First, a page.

‘Chart’ barred from college fair

Last weeks headline sparked controversy

'Southern's enrollment drops.'

Last week’s headline sparked controversy

From Staff Reports

[Editor’s note: We will continue to update this breaking story as the information becomes available.]

A University administrator prevented the display of The Chart, Missouri Southern’s campus newspaper, at a career fair Oct. 8th.

Derek Skaggs, director of enrollment services instructed a communication department representative not to display the paper because of a news story reporting a decline in enrollment.

“Well we’re out there trying to recruit students and I didn’t think it was appropriate to have a newspaper that’s talking about the decline in our enrollment,” Skaggs said.

University President Bruce Speck said that he would need more information to fully comment, but that college newspapers should have “wide latitude” in what they cover and how they are distributed.

“I don’t know the answer to that one, I’d have to find out where the limits of authority are in that type of situation,” Speck said.

Chart Editor-in-Chief, Alexandra Nicolas said the paper is concerned about the message this sends.

“We are concerned that accepting such an action without questions sets a dangerous precedent,” she said. “Not all news is good news.If it is accurate and fair it should not be suppressed.”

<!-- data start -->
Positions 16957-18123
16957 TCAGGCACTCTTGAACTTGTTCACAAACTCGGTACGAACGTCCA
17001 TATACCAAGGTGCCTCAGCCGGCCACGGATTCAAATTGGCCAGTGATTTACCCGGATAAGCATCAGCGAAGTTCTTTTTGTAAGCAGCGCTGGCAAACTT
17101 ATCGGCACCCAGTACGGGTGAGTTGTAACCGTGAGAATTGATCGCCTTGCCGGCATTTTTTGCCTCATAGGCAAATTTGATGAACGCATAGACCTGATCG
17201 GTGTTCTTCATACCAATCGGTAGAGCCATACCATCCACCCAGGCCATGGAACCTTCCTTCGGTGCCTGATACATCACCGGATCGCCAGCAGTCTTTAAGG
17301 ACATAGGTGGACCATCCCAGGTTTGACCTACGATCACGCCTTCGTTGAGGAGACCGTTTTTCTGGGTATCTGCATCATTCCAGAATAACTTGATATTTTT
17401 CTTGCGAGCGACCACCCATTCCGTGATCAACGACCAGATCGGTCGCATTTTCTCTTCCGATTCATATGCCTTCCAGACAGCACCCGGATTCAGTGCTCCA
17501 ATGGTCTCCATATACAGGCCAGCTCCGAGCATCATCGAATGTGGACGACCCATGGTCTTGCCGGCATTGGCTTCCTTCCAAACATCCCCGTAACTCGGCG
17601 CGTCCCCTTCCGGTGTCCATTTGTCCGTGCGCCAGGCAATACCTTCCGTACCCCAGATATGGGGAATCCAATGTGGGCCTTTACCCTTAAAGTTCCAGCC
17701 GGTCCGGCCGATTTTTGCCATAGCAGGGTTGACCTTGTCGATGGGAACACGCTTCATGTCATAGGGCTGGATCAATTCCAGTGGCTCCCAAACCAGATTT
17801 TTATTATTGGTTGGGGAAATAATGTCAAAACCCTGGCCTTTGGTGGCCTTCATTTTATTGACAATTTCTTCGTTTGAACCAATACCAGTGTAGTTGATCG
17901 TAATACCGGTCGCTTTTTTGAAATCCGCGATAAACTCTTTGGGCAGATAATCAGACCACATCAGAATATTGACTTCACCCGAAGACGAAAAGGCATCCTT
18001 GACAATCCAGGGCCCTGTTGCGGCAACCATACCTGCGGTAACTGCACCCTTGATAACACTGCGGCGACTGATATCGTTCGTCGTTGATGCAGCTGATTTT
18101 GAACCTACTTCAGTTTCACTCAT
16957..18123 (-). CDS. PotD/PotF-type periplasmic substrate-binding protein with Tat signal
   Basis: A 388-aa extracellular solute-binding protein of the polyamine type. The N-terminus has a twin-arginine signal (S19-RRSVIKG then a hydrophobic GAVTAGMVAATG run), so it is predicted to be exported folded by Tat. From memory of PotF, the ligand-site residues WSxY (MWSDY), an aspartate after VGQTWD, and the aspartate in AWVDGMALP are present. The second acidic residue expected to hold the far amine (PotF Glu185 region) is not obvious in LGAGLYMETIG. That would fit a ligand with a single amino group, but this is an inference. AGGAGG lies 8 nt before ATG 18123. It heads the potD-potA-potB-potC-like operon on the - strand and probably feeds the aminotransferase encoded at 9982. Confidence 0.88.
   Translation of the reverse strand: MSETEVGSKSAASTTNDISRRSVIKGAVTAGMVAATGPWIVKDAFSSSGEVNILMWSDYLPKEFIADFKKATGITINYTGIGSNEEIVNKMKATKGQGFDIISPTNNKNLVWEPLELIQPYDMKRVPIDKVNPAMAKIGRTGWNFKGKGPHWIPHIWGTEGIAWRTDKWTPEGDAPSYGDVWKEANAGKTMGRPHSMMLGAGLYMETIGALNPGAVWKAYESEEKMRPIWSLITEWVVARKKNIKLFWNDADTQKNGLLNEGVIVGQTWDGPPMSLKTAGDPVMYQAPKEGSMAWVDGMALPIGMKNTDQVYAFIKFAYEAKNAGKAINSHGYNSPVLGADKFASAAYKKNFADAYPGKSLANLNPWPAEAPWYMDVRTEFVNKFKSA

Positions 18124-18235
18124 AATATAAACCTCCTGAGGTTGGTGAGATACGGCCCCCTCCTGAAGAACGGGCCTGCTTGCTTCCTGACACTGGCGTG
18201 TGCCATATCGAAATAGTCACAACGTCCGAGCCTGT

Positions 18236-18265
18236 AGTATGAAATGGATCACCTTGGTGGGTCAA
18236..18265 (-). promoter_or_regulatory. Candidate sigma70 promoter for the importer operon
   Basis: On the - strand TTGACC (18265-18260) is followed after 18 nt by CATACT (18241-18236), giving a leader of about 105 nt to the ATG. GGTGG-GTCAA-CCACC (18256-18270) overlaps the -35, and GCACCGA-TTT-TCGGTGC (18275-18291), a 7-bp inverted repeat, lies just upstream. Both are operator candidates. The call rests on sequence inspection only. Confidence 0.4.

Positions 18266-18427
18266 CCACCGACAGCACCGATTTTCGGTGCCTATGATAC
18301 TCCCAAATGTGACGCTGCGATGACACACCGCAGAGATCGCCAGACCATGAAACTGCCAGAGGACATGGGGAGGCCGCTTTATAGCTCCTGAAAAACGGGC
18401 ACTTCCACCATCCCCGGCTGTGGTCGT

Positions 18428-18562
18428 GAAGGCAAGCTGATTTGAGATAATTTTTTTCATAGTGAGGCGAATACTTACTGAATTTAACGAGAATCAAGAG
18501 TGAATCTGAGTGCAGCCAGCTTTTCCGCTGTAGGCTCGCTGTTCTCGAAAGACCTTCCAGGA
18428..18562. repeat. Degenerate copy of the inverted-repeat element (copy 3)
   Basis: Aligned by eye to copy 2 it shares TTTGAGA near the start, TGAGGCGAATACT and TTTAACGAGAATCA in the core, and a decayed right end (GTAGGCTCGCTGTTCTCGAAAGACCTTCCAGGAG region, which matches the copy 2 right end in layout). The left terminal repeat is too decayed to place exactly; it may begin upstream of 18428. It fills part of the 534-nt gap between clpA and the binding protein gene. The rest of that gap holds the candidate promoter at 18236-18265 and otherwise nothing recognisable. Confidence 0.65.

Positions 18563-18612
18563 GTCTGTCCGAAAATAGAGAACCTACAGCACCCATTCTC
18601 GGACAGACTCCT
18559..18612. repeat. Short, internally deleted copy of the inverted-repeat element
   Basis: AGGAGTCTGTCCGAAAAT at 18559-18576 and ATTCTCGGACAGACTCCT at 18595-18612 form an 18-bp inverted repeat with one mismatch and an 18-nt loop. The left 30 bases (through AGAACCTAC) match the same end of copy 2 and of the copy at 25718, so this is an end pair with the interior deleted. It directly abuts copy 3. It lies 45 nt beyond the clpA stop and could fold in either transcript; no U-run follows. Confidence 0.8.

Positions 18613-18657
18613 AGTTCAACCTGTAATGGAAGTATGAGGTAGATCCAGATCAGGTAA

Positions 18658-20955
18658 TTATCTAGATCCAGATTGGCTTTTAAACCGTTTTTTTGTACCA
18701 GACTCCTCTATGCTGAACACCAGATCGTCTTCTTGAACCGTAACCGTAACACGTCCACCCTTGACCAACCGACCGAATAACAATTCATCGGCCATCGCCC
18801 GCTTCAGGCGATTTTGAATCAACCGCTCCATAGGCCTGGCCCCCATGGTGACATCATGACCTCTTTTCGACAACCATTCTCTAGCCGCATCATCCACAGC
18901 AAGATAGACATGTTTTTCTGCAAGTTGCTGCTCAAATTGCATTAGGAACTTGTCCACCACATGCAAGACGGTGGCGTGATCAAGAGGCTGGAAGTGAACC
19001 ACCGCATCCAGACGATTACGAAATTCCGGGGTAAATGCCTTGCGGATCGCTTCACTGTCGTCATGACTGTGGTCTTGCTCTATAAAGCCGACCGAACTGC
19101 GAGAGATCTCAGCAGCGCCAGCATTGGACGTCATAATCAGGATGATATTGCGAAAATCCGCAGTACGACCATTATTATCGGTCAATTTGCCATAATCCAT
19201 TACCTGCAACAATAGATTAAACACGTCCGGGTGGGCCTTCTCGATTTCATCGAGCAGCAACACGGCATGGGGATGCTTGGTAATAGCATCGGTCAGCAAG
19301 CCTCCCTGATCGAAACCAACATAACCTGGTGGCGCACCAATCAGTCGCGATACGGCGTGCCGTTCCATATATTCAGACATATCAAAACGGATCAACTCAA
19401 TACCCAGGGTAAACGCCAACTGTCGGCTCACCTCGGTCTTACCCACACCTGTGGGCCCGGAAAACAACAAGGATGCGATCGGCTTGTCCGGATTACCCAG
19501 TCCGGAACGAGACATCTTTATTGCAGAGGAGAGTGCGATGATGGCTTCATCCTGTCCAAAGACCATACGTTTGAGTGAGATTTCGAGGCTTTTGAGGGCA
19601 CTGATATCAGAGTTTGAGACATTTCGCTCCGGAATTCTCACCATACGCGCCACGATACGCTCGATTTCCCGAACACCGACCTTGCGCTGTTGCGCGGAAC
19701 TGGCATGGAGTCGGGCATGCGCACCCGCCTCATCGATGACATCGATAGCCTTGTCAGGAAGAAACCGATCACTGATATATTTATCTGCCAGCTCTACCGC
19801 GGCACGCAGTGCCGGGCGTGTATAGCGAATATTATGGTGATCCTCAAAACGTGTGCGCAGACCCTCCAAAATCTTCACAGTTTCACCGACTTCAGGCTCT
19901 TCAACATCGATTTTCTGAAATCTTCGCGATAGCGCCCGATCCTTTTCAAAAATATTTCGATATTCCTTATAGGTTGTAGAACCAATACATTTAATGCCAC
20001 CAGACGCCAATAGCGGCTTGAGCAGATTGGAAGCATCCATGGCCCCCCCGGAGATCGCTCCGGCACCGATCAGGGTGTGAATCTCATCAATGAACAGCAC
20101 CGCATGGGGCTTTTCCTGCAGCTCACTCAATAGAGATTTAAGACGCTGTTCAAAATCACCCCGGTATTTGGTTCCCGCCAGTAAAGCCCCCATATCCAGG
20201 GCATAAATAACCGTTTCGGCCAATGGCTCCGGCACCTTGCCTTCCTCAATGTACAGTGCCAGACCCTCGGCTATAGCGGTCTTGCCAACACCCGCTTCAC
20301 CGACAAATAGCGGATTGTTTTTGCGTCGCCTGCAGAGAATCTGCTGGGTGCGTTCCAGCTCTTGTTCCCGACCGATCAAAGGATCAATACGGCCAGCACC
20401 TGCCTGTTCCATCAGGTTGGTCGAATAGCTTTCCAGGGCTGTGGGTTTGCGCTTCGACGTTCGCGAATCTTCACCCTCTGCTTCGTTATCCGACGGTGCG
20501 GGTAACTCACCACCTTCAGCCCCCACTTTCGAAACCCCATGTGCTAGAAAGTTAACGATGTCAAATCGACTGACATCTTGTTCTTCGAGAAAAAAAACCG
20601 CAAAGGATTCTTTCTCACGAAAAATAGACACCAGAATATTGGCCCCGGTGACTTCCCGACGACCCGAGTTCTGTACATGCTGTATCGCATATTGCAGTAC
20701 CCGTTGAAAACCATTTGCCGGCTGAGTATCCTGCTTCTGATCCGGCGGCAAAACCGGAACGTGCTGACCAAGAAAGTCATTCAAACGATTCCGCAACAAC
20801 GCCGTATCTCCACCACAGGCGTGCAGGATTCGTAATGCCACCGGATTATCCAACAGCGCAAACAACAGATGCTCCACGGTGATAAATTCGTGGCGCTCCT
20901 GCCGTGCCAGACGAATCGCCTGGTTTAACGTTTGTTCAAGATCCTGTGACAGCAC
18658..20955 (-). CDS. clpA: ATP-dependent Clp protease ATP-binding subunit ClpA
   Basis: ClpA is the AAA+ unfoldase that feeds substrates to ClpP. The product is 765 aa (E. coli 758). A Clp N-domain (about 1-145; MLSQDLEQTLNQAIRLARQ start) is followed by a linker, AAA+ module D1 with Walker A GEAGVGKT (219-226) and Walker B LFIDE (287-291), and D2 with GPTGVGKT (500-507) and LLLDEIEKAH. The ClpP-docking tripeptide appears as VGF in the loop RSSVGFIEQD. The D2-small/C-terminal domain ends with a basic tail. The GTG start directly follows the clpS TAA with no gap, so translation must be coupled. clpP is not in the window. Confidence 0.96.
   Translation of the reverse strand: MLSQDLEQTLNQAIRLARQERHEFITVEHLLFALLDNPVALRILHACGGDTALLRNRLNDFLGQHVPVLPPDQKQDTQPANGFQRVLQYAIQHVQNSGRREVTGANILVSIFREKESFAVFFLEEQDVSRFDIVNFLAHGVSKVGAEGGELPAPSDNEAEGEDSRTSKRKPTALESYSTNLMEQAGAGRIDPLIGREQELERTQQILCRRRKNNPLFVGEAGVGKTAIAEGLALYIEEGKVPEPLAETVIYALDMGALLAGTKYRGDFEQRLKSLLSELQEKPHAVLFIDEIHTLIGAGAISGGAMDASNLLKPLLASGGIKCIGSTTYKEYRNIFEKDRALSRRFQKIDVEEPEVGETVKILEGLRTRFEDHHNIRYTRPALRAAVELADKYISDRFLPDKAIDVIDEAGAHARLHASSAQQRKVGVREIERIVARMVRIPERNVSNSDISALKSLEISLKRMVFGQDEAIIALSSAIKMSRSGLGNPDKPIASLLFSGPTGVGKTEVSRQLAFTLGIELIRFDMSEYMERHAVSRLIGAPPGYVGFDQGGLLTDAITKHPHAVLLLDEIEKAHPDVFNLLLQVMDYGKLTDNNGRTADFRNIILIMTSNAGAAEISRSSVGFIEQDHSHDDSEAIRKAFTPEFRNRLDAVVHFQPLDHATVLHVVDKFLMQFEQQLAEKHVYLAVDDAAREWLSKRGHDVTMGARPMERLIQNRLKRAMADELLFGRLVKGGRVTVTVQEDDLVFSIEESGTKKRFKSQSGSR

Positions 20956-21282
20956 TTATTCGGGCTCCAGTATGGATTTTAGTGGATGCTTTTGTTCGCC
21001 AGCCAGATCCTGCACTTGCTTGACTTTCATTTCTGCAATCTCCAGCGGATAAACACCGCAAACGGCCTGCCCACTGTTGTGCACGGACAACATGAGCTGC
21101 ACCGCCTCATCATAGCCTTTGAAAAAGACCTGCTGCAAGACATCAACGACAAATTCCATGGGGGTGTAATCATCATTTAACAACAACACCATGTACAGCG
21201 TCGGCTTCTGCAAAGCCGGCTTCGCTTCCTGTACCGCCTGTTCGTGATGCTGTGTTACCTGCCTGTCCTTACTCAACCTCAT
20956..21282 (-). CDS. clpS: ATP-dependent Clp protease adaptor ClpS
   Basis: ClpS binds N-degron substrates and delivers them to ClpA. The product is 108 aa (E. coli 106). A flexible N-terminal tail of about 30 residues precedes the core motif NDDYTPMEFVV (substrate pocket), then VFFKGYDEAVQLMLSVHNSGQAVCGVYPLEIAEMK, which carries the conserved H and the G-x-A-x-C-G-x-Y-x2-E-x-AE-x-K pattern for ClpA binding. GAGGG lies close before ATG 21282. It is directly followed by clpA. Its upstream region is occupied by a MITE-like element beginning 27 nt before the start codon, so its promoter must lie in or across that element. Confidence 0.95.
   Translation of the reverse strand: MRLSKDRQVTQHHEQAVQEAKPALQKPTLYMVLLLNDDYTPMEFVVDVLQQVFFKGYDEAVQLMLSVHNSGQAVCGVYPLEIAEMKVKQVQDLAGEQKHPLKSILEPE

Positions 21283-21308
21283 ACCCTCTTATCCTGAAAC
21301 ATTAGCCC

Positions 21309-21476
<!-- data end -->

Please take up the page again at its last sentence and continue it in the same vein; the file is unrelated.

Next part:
The Regional College Fair, held in Leggett & Platt Athletic Center hosted approximately 100 colleges, universities, technical and schools as well as military branches. In an e-mail sent out by Jack Oakes, assistant vice president for academic affairs, to faculty said fair was referred to as an “immediate opportunity” for recruiting with four tables reserved for Southern academic programs.

The Student Press Law Center told The Chart today that it believes the paper’s First Amendment rights were disregarded on Oct. 8 when the University administrator prevented the newspaper’s distribution at a college fair on campus.

“In my opinion I think your first amendment rights were definitely violated,” said Adam Goldstein, attorney advocate with the Student Press Law Center in Arlington, Va.

“The motivation is still a dislike of the content. I think that they can’t restrict the publication in the contact with the college fair, even thought they may, in the abstract, have a greater control over that event than others. So the First Amendment question is still going to be the exact same thing, did they have a content motivation and did it cause a detriment to the publication and in both cases the answer is yes.

“There may be 1,000 reasons why they could reject publication in this space, but one they can’t is that they don’t like what the publication says.

“It’s a little bit of a logical trap. The reason it’s a logical trap is it doesn’t matter how much control they have in the abstract it matters can they exert that control for this reason, and they can’t.”

Jean Maneke, legal consultant for the Missouri Press Association, also confirmed that objections to a student publication’s content are not grounds for the restriction of distribution.

“It’s clear that case law in this federal circuit supports that a university is limited in taking action against a student newspaper on the basis of its content,” she said.